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US authorities step in to restrain the SVB contagion – what to watch from here? US authorities step in to restrain the SVB contagion – what to watch from here? US authorities step in to restrain the SVB contagion – what to watch from here?

US authorities step in to restrain the SVB contagion – what to watch from here?

Charu Chanana

Market Strategist

Summary:  The US authorities have stepped with liquidity measures and also announced a new lending program for banks to prevent the risks of a contagion from the collapse of Silicon Valley Bank (SVB) on Friday. Fed pause bets for March are increasing, but the authorities’ response on containing the financial risks suggests that the room to fight against inflation has been maintained. Risks to inflation also tilt further to the upside with the added liquidity measures, and the longer-run impact on US tech sector innovation will remain key to consider in portfolios.

A comprehensive response from US authorities

As risks of a contagion from the US bank SVB’s collapse rose last week, authorities have stepped in to contain the fallout and prevent a broader impact on the financial sector. New liquidity measures from the Federal Reserve and the announcement that both SVB and Signature's depositors will be made whole have shielded the banking industry from contagion risks.

The Fed also announced a new lending program called the Bank Term Funding Program (BTFP) which allows any insured depository institution to borrow from the Fed for up to a year using banks' investment securities as collateral. The banks can borrow funds equal to the par value of the collateral pledged, even if the market value of the collateral has been eroded due to high interest rates. This will allow banks to meet withdrawal demands, without having to sell their bonds at a loss as was the case with SVB last week.

So the authorities have not just responded to the idiosyncratic risks posed by SVB, but the breadth of measures from the US regulators suggest they were wary of some systemic risks. Whether those risks have been pre-empted will be key to watch, but near-term relief is likely. The announcement of BTFP will put the depositor concerns at ease about their exposure to smaller regional banks, and clearly puts a floor on any panic brewing in the system for now.

Key things to keep on your radar

  • Biden’s address

    US President Joe Biden will be speaking on Monday morning US time on the SVB situation, and his administration will be briefing Congress. Focus will be on any measure being announced to strengthen oversight and tighten regulation to avoid further banking sector stress as the Fed continues its inflation fight.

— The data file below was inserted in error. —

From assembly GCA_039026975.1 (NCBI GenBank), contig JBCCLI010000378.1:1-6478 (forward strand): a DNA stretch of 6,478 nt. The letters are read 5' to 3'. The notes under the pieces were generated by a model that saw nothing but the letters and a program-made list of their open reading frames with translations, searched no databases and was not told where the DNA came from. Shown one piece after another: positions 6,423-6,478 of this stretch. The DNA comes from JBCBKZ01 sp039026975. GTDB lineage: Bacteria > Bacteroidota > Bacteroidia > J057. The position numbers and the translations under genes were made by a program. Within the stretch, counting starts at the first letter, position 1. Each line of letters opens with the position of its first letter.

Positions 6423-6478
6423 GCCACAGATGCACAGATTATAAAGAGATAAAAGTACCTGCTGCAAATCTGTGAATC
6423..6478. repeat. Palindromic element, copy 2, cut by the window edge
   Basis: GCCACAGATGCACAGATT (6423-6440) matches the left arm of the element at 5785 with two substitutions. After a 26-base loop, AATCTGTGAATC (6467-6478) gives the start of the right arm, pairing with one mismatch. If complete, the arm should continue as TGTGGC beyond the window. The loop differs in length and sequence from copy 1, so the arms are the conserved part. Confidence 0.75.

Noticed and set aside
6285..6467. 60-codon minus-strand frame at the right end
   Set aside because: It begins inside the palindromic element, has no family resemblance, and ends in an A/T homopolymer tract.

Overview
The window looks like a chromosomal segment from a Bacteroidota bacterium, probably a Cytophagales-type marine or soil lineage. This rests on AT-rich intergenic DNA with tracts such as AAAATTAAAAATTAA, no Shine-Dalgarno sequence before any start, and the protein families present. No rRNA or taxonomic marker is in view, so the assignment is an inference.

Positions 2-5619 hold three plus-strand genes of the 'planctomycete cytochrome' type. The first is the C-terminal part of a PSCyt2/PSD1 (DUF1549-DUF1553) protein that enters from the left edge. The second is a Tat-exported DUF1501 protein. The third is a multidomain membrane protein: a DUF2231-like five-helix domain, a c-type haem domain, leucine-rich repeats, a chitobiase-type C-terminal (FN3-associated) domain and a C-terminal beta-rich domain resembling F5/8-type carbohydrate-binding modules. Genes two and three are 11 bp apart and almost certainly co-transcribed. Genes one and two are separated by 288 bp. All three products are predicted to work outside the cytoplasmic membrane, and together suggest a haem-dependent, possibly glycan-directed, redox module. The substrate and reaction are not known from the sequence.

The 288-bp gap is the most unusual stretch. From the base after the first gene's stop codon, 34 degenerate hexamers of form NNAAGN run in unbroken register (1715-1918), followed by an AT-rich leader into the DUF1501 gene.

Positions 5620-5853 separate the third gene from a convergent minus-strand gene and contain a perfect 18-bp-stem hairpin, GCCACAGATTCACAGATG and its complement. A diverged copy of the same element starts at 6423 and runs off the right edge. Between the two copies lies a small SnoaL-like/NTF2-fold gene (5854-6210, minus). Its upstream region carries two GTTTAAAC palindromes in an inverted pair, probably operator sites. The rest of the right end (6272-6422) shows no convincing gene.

• Monetary policy response and the direction of yields

    The risks of a financial crisis have further complicated the monetary policy response function in the US. Markets went from pricing in a 25bps rate hike for the March meeting to 50bps after Powell’s testimony last week back to 25bps after risks of a contagion in financial sector arose. Terminal rate pricing has gone down from 5.7% last week to 5.0% now. Some banks are also calling for the Fed to pause in March to re-assess the impacts of their policy tightening.

But the Fed has responded to the financial risks very strongly, further suggesting that the room to fight against inflation has been maintained. Further, steps to add liquidity to prevent a financial crisis could mean more risks of inflation. Some may also argue that with the backstop in place, the Fed can continue to raise interest rates without harming held-to-maturity assets, since they can still be traded in at par if banks need liquidity. This enables the Fed to go higher for longer. Could we start to see more tightening expectations being priced in again if the fallout from SVB is contained but US CPI comes in hot once again on Tuesday?

  • Longer term, this may impact the US tech startup productivity

    The SVB crisis has highlighted the pains of the US tech sector, where demands for withdrawals possibly ramped up as liquidity pressures worsened. While the Fed has been nimble on addressing financial stability risks, fear waves are rippling through the entrepreneurial sector in the US especially in the tech space, and that may potentially leave some long-lasting scars on the productivity of the tech sector. VC funding could continue to weaken as interest rates remain high, impacting the innovation in the tech sector.

Market implications

US equity futures and Asian equities have responded positively to the news of a backstop funding, but Treasury yields continued to slide and the US dollar weakness also extended further as calls for Fed’s tightening path continued to ease. Risk rally could extend into the US session after a sharp drop in equities last week.

Friday’s US jobs report was mixed but the headline continued to hint at labor market tightness. Tuesday’s CPI release will be the next big test of the Fed path from here, and if it is evident that inflation risks remain prominent, while the Fed can convince the markets that financial risks will be responded to, then yields could reverse back higher once again and USD could strengthen. Equities will likely continue to be under pressure, and the pressure on smaller businesses (best represented by RUSSELL 3000 index) or the tech innovation could mean these parts of the market could continue to shed their froth. This continues to emphasise that flight to quality will be key for portfolios as the Fed tightening cycle continues.

However, even if the Fed goes ahead with a 25bps rate hike next week, there will be considerable uncertainty on the outlook if the market continues to believe that the Fed won’t hike rates higher and keep them there for longer. How the Fed addresses these market concerns will be key to watch from here.


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